Using Discovery Tools in Litigation
Today, we continue with our series on litigation and we look at discovery in litigation. There is an old saying in litigation that cases are won and lost in discovery. This is the tool used to gather those facts that will be critical to prosecuting or defending your action.
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Understanding The Role of Discovery in Litigation
By Robert J. Enos, Esq.
Once a Complaint and Answer have been filed both parties commence “discovery”. Discovery is to law as the market is to cooking. The better at selection of ingredients you are the better chance the meal will turn out the way you want. Discovery is the process whereby the parties gather evidence from the other side or from third parties. Discovery includes “written discovery” such as interrogatories, request for production of documents, and requests for admissions, which are all answered under penalty of perjury. Discovery also includes “depositions” which is the process of questioning a party or witness under oath before a licensed court reporter.
Discovery is used to obtain “material evidence” which is broader than “relevant evidence”. The difference being that in discovery a much broader parameter is allowed to discover evidence than what is allowed to be introduced in court. What this means is evidence a party obtained during a deposition might be material but may later still be excluded at trial because it is not relevant. The test is whether the material evidence sought is reasonably calculated to lead to the discovery of admissible evidence. California discovery law favors liberal application of discovery rights and therefore the relevance standard is broadly construed. Doubts as to relevance are usually resolved in favor of permitting discovery.
Information subject to an evidentiary privilege, despite the fact is might be relevant to the subject matter, is protected from discovery unless the privilege is waived. Unlike evidentiary privileges, attorneys have a right to keep their own work protected. Attorney work product protection is not necessarily absolute. The statutory purpose of the work product doctrine is to preserve the right to prepare one’s case for trial with that degree of privacy necessary to encourage thorough preparation and investigation of all sides and to prevent the other side from taking unfair advantage of their adversary’s work product.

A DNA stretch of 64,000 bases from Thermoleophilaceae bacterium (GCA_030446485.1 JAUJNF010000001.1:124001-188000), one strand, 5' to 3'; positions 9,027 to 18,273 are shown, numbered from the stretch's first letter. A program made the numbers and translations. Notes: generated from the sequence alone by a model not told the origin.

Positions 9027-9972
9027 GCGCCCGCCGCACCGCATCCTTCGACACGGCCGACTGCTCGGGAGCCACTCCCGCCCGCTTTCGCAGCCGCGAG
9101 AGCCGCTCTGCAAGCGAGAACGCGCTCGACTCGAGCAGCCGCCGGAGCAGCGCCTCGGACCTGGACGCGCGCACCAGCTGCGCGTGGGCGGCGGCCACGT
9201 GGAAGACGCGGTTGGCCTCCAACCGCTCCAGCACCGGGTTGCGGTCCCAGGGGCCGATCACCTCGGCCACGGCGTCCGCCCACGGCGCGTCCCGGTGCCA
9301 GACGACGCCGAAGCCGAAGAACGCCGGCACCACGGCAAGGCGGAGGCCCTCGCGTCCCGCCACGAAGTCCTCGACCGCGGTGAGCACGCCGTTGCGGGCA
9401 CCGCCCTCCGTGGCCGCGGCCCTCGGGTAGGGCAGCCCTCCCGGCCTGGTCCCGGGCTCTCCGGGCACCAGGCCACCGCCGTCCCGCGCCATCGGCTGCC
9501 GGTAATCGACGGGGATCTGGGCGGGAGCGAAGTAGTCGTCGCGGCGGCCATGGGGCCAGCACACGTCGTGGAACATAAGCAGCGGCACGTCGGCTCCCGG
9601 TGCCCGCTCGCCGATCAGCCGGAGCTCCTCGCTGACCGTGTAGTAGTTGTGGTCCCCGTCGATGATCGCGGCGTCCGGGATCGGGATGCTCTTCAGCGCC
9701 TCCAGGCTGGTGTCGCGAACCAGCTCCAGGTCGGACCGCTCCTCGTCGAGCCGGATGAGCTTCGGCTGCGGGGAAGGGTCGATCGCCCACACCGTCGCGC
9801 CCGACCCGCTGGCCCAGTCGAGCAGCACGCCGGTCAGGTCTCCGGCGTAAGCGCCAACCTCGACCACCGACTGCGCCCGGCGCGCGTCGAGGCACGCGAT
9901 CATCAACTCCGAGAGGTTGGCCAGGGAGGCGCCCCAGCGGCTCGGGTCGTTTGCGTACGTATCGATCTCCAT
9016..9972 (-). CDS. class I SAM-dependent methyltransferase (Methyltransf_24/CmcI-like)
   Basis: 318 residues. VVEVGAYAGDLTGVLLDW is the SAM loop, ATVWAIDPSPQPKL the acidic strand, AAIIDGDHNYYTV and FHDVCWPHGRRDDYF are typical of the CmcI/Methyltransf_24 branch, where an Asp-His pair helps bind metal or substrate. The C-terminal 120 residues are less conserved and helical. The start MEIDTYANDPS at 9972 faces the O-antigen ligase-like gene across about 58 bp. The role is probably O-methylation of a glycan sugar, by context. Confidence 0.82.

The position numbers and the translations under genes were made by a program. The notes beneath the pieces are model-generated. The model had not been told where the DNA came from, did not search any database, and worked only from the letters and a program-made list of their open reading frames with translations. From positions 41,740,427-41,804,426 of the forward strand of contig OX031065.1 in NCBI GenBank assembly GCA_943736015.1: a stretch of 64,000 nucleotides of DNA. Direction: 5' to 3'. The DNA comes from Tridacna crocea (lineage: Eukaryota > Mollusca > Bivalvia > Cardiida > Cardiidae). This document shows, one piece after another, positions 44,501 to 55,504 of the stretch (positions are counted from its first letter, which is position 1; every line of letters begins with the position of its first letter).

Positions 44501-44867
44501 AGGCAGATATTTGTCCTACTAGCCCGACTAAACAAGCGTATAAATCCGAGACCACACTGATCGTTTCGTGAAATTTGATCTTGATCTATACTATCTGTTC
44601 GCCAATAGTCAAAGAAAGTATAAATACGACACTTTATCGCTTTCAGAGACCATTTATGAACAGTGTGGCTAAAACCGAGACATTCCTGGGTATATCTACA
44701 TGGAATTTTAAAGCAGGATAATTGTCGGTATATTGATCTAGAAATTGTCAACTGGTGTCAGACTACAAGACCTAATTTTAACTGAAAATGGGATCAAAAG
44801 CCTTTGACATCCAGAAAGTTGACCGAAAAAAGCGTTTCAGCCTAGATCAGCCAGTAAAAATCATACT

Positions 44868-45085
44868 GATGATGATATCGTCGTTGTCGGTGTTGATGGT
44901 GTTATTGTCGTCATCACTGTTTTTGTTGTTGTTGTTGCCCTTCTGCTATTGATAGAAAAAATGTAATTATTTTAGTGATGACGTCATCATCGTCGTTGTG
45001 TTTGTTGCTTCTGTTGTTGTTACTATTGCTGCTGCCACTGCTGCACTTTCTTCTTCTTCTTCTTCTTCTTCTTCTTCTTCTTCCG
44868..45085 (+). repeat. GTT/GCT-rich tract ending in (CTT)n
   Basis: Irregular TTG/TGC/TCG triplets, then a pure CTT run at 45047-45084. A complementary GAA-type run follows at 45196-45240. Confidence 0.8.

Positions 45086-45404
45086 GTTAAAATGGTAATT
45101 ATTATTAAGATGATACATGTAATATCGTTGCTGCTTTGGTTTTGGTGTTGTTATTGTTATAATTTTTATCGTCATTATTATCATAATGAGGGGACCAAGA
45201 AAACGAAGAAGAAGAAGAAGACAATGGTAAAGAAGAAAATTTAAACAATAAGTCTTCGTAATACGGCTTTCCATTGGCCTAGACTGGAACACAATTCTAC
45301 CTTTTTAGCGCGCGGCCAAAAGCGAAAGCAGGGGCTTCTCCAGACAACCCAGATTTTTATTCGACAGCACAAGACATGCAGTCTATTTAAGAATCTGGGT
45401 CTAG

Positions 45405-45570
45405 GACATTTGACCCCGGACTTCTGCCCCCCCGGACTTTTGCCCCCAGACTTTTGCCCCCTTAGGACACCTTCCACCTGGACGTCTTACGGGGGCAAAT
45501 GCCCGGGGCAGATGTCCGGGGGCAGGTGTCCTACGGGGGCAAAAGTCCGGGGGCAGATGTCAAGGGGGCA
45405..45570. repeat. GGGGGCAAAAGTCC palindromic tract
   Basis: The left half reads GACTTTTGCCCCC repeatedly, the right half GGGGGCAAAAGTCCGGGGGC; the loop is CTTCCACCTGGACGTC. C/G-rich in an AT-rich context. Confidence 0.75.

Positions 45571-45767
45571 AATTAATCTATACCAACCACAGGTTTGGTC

If an adverse party fails to comply with the discovery obligations the solution is to bring a “Motion to Compel”. Motions to compel or limit discovery must show a good faith attempt to informally resolve the dispute before filing the motion. However, if the adverse party fails or refuses to comply then an order seeking compliance should be filed. The court’s order compelling answers, production of documents, or to deem matters admitted may also include an order for costs and attorney fees as a sanction against the adverse party for forcing the moving party to file the motion in the first place. In rare cases, if the motion to compel is denied, the court may order the moving party to pay the responding party’s expenses and attorney fees for costs incurred opposing the motion to compel.
In preparing discovery it is important to think ahead to where the proof of the case or the defense at trial will lay. If you are the plaintiff, think about the closing statement and the factual elements needed to prove your case. The same thing goes for the defense, tailor the discovery to confirm the plaintiff cannot prove their case by examining the facts they need to prove, and the facts needed to prove any specific defense.
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The information presented in this Article is not to be taken as legal advice. Every person’s situation is different. If you are facing a legal issue of any kind, get competent legal advice in your State immediately so that you can determine your best options.